Does State Government Spending Contribute to Economic Growth?

President Obama, who once told us that his stimulus programs would ensure that unemployment did not rise above eight percent, now tells that we can expect unemployment rates to be in the nine to ten percent range for the foreseeable future. Worse than that, Obama tells us that we should be happy that it isn’t worse. Pressed to state categorically how many jobs his nearly billion dollar stimulus package has created, Obama responds by picking a number out of the air about the number of jobs that would have been otherwise lost. Most of those jobs “saved” are public employee jobs at the federal, state and local levels.

Similarly, Gov. Kulongoski has presided over a slide in unemployment from about five and one-half percent to between ten and one-half percent and eleven percent. His Department of Employment – a particularly inept named agency – has stated that there is nothing that the Kulongoski administration can do to turn those figures around and that Oregonians will just have to wait for things to turn nationally. Worse than that, while over 160,000 Oregonians have lost their private sector jobs in this recession, Kulongoski has increased the number of state public employees by about 7,000.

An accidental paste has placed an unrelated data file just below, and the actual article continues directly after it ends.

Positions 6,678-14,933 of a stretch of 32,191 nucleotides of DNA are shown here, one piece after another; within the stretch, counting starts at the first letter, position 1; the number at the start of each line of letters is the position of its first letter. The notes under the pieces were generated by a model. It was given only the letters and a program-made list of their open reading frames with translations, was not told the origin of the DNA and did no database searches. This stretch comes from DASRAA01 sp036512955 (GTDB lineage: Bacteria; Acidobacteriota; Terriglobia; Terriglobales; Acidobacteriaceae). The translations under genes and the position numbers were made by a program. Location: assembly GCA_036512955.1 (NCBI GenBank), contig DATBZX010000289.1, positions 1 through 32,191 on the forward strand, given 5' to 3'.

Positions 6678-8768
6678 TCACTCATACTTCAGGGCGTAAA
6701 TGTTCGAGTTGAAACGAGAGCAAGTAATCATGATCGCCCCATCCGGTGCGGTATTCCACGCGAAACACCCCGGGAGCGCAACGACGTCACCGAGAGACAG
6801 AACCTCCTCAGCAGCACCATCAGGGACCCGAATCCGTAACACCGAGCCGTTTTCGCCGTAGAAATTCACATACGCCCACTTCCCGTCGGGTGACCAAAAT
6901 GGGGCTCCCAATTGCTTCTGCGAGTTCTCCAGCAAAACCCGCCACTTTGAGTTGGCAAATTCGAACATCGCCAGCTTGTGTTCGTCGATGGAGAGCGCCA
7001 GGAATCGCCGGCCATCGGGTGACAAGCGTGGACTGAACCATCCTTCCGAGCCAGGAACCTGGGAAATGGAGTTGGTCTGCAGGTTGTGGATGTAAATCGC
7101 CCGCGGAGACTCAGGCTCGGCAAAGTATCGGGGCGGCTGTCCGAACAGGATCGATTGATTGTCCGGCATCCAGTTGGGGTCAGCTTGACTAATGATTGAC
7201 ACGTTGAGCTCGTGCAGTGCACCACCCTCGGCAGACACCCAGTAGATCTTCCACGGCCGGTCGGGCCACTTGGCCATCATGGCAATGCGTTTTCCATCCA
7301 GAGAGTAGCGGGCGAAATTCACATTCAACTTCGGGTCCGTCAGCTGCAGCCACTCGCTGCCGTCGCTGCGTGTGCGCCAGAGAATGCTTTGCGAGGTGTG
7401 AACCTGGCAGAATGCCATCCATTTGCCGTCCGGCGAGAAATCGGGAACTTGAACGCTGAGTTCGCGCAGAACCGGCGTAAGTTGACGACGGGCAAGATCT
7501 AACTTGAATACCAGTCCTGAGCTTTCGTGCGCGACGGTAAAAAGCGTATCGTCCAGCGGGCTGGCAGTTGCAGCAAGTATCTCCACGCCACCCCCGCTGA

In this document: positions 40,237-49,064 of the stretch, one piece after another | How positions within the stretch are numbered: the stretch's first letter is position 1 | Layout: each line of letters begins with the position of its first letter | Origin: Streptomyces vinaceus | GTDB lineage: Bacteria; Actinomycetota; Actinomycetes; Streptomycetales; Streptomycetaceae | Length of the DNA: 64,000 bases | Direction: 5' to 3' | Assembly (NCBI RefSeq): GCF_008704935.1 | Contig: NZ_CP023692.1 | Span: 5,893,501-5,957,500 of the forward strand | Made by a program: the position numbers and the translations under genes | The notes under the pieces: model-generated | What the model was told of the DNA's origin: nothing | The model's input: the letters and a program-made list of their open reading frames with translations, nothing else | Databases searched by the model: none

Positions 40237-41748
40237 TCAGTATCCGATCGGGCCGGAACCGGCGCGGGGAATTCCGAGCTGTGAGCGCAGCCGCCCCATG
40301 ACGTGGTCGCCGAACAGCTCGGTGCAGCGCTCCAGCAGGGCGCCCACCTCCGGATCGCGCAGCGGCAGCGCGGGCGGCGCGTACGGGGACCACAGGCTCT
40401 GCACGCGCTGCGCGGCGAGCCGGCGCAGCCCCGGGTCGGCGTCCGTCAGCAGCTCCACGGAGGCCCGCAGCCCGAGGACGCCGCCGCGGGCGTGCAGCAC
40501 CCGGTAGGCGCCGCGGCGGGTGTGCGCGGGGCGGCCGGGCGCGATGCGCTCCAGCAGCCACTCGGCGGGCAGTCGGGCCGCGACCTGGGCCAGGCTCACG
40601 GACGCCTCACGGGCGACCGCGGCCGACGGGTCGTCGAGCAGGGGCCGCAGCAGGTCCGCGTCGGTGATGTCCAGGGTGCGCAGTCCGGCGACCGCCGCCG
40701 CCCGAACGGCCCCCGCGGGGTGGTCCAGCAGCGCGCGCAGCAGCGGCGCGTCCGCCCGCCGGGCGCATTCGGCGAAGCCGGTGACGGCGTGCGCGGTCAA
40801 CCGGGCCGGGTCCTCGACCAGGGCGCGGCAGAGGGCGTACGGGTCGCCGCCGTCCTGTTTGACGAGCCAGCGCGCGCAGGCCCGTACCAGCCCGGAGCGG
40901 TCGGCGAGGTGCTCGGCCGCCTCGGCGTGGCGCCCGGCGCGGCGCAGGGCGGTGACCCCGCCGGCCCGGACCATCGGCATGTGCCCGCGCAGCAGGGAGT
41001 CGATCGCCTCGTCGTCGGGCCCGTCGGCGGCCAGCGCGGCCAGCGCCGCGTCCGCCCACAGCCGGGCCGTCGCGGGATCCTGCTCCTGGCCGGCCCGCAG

In neither instance do the unemployment numbers tell the full story of the economic calamity facing American private sector workers. National economists and pollsters have placed the figure of unemployed (including those who have given up searching and/or run out of benefits) and underemployed at nearly double the actual rate. That means on a national level, the total rate of those out of full time work exceeds nineteen percent and in Oregon exceeds twenty-one percent. (Both estimates are on the low end of the range of experts.)

One in five Americans cannot find full employment. Nearly one in four Oregonians cannot find full employment. And President Obama’s and Gov. Kulongoski’s response is – “get use to it; it could have been worse.” And in both instances, saving and creating government jobs appears to be a priority.

For the economically and mathematically challenged in the Democrat party, let’s make sure we understand that creating government jobs does not contribute to an economic recovery. In fact, most economists – at least those not dependent on government largesse to make a living – will agree that prolonged, excessive government spending will actually inhibit an economic recovery. The prime example being the programs instituted by President Franklin Roosevelt in the aftermath of the Great Depression.

A pretty simple example can be made from the average Oregon public employee. The average state public employee makes about $50,000 per year. Using an assumption of an employee as married with one child, a mortgage at $1200 per month (eighty percent of which is interest), $1000 per year in property taxes (slightly less than government reports), federal income tax payments of $5000 and charitable and other tax deductible contributions of one percent per year ($500), that public employee would pay state income taxes of about $3600.